Commenced in January 2007
Frequency: Monthly
Edition: International
Paper Count: 3

anaerobic power Related Abstracts

3 Effects of Elastic, Plyometric and Strength Training on Selected Anaerobic Factors in Sanandaj Elite Volleyball Players

Authors: Majed Zobairy, Fardin Kalvandi, Kamal Azizbaigi

Abstract:

This research was carried out for evaluation of elastic, plyometric and resistance training on selected anaerobic factors in men volleyball players. For these reason 30 elite volleyball players of Sanandaj city randomly divided into 3 groups as follow: elastic training, plyometric training and resistance training. Pre-exercise tests which include vertical jumping, 50 yard speed running and scat test were done and data were recorded. Specific exercise protocol regimen was done for each group and then post-exercise tests again were done. Data analysis showed that there were significant increases in exercise test in each group. One way ANOVA analysis showed that increases in speed records in elastic group were significantly higher than the other groups (p<0/05),based on research data it seems that elastic training can be a useful method and new approach in improving functional test and training regimen.

Keywords: strength training, Plyometric Training, elastic training, anaerobic power

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2 Relationship between the Yo-Yo Intermittent Recovery Test Level 1 and Anaerobic Performance Tests in Youth Soccer Players

Authors: Turgay Ozgur, Bahar Ozgur, Gurcan Yazici

Abstract:

The aims of the study were to investigate the relationship between the Yo-Yo intermittent recovery test level 1 (YYIR1) and relatively easy to conduct anaerobic power tests such as Sergeant (SJ) and Standing Broad Jump (SBJ), the flexibility Sit&Reach test (S&R) and Hexagon Agility (HA) test in twenty youth soccer players, aged 14 years. Players completed YYIR1 and other performance tests [(SJ), (SBJ] in two consecutive days. The mean YYIR1 distances for the players was 1454 ± 420 m. Peak Anaerobic Power (PAPw) was calculated using SJ (cm) scores. The mean PAPw was 2966,83w. Spearman’s correlation test results revealed that there is a statistically significant negative correlation between HA and YYIR1 tests (r = -0.72, p=0.000) and no significant correlation was found between anaerobic power tests and YYIR1. In conclusion, as a test to measure player’s intermittent aerobic capacity YYIR1 test and anaerobic power test results have not shown significant correlation. Although the YYIR1 test has been used in talent identification, anaerobic qualifications of player’s should be assessed using designated performance tests.

Keywords: soccer, anaerobic power, yo-yo test, sergeant jump test

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1 Investigation of the Effects of 10-Week Nordic Hamstring Exercise Training and Subsequent Detraining on Plasma Viscosity and Oxidative Stress Levels in Healthy Young Men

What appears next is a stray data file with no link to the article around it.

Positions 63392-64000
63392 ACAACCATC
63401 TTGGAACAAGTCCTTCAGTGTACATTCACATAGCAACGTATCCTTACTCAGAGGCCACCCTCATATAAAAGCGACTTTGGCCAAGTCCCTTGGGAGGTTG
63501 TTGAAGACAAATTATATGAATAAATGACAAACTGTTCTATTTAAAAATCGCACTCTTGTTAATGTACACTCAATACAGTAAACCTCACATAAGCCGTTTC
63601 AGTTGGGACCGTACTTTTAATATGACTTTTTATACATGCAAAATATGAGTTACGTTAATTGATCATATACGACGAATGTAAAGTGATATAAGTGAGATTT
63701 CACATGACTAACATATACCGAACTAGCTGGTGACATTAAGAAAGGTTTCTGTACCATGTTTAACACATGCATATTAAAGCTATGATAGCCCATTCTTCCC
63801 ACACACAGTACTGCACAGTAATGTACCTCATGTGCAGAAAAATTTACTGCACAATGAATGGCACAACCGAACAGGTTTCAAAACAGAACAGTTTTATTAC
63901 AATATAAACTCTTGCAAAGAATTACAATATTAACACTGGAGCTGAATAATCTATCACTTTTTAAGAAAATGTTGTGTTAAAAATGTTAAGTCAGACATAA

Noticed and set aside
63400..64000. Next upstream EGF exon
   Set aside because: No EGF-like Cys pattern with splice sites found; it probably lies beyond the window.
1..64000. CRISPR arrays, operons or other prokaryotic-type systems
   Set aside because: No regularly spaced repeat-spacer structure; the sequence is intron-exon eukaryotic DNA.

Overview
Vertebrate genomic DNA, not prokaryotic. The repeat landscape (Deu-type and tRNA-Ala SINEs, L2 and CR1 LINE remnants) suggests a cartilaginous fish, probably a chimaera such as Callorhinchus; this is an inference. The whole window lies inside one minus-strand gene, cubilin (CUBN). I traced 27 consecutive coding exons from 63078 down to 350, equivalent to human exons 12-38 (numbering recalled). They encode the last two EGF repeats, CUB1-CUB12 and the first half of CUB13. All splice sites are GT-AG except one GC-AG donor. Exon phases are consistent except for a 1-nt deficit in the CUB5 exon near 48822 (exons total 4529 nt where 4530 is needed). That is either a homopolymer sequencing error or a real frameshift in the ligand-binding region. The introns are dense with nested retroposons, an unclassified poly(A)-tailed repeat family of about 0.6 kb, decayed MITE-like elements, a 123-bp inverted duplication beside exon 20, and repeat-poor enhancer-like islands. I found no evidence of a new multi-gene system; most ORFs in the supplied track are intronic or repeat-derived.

Authors: H. C. Ozdamar , O. Kilic-Erkek, H. E. Akkaya, E. Kilic-Toprak, M. Bor-Kucukatay

Abstract:

Nordic hamstring exercise (NHE) is used to increase hamstring muscle strength, prevent injuries. The aim of this study was to reveal the acute, long-term effects of 10-week NHE, followed by 5, 10-week detraining on anthropometric measurements, flexibility, anaerobic power, muscle architecture, damage, fatigue, oxidative stress, plasma viscosity (PV), blood lactate levels. 40 sedentary, healthy male volunteers underwent 10 weeks of progressive NHE followed by 5, 10 weeks of detraining. Muscle architecture was determined by ultrasonography, stiffness by strain elastography. Anaerobic power was assessed by double-foot standing, long jump, vertical jump, flexibility by sit-lie, hamstring flexibility tests. Creatine kinase activity, oxidant/antioxidant parameters were measured from venous blood by a commercial kit, whereas PV was determined using a cone-plate viscometer. The blood lactate level was measured from the fingertip. NHE allowed subjects to lose weight, this effect was reversed by detraining for 5 weeks. Exercise caused an increase in knee angles measured by a goniometer, which wasn’t affected by detraining. 10-week NHE caused a partially reversed increase in anaerobic performance upon detraining. NHE resulted in increment of biceps femoris long head (BFub) area, pennation angle, which was reversed by detraining of 10-weeks. Blood lactate levels, muscle pain, fatigue were increased after each exercise session. NHE didn’t change oxidant/antioxidant parameters; 5-week detraining resulted in an increase in total oxidant capacity (TOC) and oxidative stress index (OSI). Detraining of 10 weeks caused a reduction of these parameters. Acute exercise caused a reduction in PV at 1 to 10 weeks. Pre-exercise PV measured on the 10th week was lower than the basal value. Detraining caused the increment of PV. The results may guide the selection of the exercise type to increase performance and muscle strength. Knowing how much of the gains will be lost after a period of detraining can contribute to raising awareness of the continuity of the exercise. This work was supported by PAU Scientific Research Projects Coordination Unit (Project number: 2018SABE034)

Keywords: Oxidative Stress, detraining, anaerobic power, Nordic hamstring exercise, plasma viscosity

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